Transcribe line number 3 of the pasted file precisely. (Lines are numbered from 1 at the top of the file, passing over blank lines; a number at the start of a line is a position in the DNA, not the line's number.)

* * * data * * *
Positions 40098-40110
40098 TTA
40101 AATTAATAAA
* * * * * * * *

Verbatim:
40101 AATTAATAAA